Afraid of the Light???

As kids many of us were afraid of the dark. These days kids are learning to be afraid of the light. CFL light bulbs to be exact.

CFLs (compact florescent light bulbs) are those spiral shaped light bulbs we see David Suzuki handing out to unsuspecting suburbanites. Environmental experts/spokespeople (like Natalie freaking Portman??) have been telling us to switch to these new bulbs because they consume less energy than traditional bulbs.

The dark side of this so called environmental saviour has been in the news recently… these light bulbs contain mercury. For those who are unaware mercury is extremely toxic. In one news story a single broken light bulb in a child’s bedroom resulted in sealing the room off from the rest of the house to protect the family from mercury poisoning while they saved up the $2000 for the clean up. I obviously can’t confirm the validity of this and to be honest the quote of $2000 sounds more like gouging than a fair price.   On the other hand the recommended clean up steps I have found online definitely leave me with some concerns about my ability to thoroughly clean up if one of these breaks in my home.

Not only does there appear to be an immediate hazard to our individual well being and that of our families (ventilate and evacuate the room before cleaning up? ventilate when vaccuming in the near future?) but there is also the matter of disposal. If these light bulbs go into the landfills they will leech mercury into the ground.  One light bulb will obviously not impact our landfill but a large number will.  I don’t know about you but I was not well educated on the care and disposal of these light bulbs. There are companies who recycle CFLs and soon a Home Depot near you will also provide a recycling depot for these bulbs.

I’m also not the most graceful person some days. In fact I broke two of the regular light bulbs at work just a couple of weeks ago. I can’t imagine the chaos (and paperwork) that would have ensued had those been CFLs.

These new light bulbs have definitely brought some issues to light. The mindset of environmental protection that has people purchasing these bulbs is definitely a step in the right direction. Unfortunately when stories like the one above hit the news we take two giant steps back. I don’t think our environment can handle setbacks like these.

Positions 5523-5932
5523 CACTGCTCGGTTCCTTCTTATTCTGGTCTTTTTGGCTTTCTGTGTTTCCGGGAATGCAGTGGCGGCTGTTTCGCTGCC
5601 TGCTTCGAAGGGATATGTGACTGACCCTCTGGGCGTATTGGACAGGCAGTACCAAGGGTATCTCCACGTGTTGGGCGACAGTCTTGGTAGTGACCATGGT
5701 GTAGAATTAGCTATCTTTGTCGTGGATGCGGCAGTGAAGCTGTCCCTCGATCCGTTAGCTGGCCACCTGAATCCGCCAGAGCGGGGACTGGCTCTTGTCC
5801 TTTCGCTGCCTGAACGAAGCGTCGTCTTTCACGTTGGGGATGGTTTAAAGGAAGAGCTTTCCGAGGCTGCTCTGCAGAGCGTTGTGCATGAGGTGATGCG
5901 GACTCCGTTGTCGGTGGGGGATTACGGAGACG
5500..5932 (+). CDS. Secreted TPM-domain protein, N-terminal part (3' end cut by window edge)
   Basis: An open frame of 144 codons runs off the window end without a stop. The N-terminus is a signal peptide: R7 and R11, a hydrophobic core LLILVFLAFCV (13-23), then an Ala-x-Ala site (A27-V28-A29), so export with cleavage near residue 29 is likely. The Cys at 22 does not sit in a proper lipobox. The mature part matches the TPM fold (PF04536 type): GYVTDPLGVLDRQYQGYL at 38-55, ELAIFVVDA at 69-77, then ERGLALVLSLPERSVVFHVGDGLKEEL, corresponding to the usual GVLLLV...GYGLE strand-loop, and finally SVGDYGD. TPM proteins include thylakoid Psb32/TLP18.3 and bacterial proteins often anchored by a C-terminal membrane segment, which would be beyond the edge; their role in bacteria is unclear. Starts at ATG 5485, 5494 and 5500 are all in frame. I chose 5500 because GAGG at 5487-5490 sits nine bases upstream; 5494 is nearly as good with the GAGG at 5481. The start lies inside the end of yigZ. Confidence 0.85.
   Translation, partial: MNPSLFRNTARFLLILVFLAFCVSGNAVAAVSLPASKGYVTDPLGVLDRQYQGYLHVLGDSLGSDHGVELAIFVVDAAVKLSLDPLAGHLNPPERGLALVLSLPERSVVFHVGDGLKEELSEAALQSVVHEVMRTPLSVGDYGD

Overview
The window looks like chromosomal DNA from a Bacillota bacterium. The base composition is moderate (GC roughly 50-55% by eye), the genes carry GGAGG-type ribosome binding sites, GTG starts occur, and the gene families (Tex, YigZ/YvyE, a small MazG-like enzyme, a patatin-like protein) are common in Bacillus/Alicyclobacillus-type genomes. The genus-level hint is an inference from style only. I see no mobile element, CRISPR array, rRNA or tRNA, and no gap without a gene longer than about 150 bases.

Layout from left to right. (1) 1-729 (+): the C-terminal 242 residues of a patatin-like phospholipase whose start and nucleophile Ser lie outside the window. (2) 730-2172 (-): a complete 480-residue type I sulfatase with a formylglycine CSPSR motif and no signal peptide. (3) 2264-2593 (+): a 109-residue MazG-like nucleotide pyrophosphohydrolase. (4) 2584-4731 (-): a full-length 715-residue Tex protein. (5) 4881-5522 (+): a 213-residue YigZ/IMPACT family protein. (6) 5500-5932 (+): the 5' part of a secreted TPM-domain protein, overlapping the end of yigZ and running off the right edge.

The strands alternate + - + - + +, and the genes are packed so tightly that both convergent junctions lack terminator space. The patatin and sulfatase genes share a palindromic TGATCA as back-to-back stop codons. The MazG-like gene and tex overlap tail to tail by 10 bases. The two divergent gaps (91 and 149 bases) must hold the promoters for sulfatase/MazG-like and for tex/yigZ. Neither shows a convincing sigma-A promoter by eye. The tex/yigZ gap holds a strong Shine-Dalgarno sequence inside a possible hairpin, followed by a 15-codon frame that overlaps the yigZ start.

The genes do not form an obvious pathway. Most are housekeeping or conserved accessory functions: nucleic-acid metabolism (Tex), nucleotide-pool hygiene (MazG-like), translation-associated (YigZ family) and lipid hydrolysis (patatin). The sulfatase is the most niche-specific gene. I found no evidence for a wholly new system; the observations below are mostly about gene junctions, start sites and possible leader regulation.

I for one would like to hear from Mr. Suzuki on this issue. He has been a respected environmentalist for a long time and his voice on this subject could repair some of the damage. Still, I cannot see how reduced electricity consumption can out weigh the risks these bulbs may pose. Maybe I’m missing something?? What do you think?  Do you have any science to back up your opinion?  I’m not talking about internet sources anymore but cold hard facts.  And if you see David Suzuki walking down the street ask him what he thinks!


4 responses to this post.

  1. Posted by mich on April 29, 2008 at 7:49 pm

    ah crap! I broke one yesterday – and well I cleaned it up like a normal light bulb, if only I had known!!!

    interesting, i wonder how high is the mercury in the light bulb? and does it mean that when it burns out it leaches out the mercury? hmm



  2. From what I have read it appears that there is only a small amount of mercury (far less than the old fashioned mercury thermometers). I read over the clean up instructions and they seem very specific so I’m not sure how serious it is. I know I’ll be super neurotic about cleaning up if any break around here.


  3. It amazes me that stores are allowed to sell them at all but one would think they’d at least be required to make the hazards well known.


  4. It would be good if the science community would comment on this issue.
    It would be better if the media didn’t sensationalize so many things instead of reasearching the topic and giving us facts… but of course now I’m just dreaming. 🙂


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